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Engineering Solutions For Cardiovascular Diseases

Engineering Solutions For Cardiovascular Diseases

Monday, April 5 - Friday, April 16, 2021 EDT

Online Course

Presented By

The New York Academy of Sciences

 

Engineering Solutions For Cardiovascular Diseases
Engineering Solutions For Cardiovascular Diseases

Did you know that cardiovascular diseases are the number one cause of death around the world? Interestingly, most of these begin with the uncontrolled formation of blood clots, also known as thrombosis. Thus, in order to avoid clotting complications, it is important to understand all the factors that promote its formation. For instance, can physical factors such as blood vessel geometry, blood flow, and turbulence affect the incidence of vein thrombosis? Questions of this nature will be explored throughout this course by learning about the cardiovascular system and how scientists have devised exciting new ways to study it.

In order to further immerse ourselves into the cardiovascular research field, we will be working with the AutoCAD software in order to generate and compare computational models of healthy and diseased blood vessels. We will appreciate how our computational models can then be used for fluid dynamics simulations as well as for fabrication into actual fluidic devices used in biomedical research labs. These activities will prepare you to tackle biomedical research questions through intelligent design of your very own fluidic device. Unleash your creativity and let’s get ready to solve some cardiovascular problems!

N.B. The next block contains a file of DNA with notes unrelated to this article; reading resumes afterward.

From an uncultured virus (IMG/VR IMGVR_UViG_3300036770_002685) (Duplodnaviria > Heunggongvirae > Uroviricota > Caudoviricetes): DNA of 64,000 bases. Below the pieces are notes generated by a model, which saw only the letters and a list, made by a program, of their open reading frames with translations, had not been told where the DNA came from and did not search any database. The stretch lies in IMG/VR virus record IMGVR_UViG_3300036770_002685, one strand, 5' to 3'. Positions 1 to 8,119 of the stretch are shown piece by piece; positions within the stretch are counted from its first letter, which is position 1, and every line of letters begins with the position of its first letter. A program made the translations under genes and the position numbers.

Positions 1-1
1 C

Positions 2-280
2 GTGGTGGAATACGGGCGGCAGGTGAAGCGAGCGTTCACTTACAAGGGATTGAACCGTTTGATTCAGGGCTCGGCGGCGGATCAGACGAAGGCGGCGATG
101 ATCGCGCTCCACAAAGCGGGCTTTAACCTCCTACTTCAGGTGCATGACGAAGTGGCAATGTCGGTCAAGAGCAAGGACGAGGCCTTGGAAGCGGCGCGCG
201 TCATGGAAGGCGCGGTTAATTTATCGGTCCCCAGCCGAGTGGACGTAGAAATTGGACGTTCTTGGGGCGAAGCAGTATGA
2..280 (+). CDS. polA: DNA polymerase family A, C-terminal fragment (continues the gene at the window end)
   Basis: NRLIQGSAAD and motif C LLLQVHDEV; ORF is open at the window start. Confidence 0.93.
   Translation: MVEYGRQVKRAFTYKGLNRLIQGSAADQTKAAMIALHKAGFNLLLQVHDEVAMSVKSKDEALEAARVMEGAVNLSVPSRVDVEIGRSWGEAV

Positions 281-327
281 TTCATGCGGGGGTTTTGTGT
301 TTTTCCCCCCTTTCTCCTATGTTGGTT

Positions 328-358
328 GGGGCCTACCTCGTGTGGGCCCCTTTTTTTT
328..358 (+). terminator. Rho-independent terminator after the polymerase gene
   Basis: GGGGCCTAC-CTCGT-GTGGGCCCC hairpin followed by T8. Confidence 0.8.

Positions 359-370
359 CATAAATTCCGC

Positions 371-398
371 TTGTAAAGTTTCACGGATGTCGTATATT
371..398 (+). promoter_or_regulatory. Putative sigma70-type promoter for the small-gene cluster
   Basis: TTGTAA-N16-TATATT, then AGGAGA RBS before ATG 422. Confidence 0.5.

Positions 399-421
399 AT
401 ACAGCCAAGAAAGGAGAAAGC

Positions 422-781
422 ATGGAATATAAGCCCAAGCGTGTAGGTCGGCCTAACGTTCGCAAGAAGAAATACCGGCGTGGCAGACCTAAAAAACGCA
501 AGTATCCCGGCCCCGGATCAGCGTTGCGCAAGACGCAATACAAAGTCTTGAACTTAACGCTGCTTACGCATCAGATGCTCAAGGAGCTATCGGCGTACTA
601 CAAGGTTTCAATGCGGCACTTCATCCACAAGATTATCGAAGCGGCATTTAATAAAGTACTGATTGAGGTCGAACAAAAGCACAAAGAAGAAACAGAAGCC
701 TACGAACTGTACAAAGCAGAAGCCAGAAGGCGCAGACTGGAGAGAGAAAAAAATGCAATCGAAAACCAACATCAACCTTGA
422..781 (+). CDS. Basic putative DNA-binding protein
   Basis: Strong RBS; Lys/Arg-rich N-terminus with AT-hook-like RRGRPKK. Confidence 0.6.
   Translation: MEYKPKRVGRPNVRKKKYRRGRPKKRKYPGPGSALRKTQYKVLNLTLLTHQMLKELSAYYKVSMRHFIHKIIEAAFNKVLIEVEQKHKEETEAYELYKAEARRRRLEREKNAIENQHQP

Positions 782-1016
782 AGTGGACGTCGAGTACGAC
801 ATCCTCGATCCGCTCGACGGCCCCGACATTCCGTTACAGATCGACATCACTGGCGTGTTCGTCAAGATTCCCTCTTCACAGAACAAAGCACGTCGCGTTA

$495/student for this two-week camp

Week 1: April 5-9

Week 2: April 12-16

Online via Zoom. Two hours of in-person teaching time with intermittent group breakout sections Monday through Friday. Students will be assigned work outside of class to be completed independently and in small groups.

Daily Monday through Friday, 4:00-6:00PM EST


Andrés Moya-Rodríguez, PhD Candidate in Biophysical Sciences at the University of Chicago, is a Biophysical Sciences graduate student at the University of Chicago interested in vascular biology, teaching and STEM outreach. He pursued his Chemistry undergraduate studies at the University of Puerto Rico where he collaborated in research projects in the realm of biochemistry, bioremediation and electrophysiology. Upon graduation, Andrés did a post-baccalaureate at Yale University where he conducted research in a virology laboratory. Throughout his academic career, he has been avidly involved in outreach initiatives and served as a research mentor to several high school and undergraduate students. Outside of science, Andrés likes animals, video games, sketching, singing and fitness.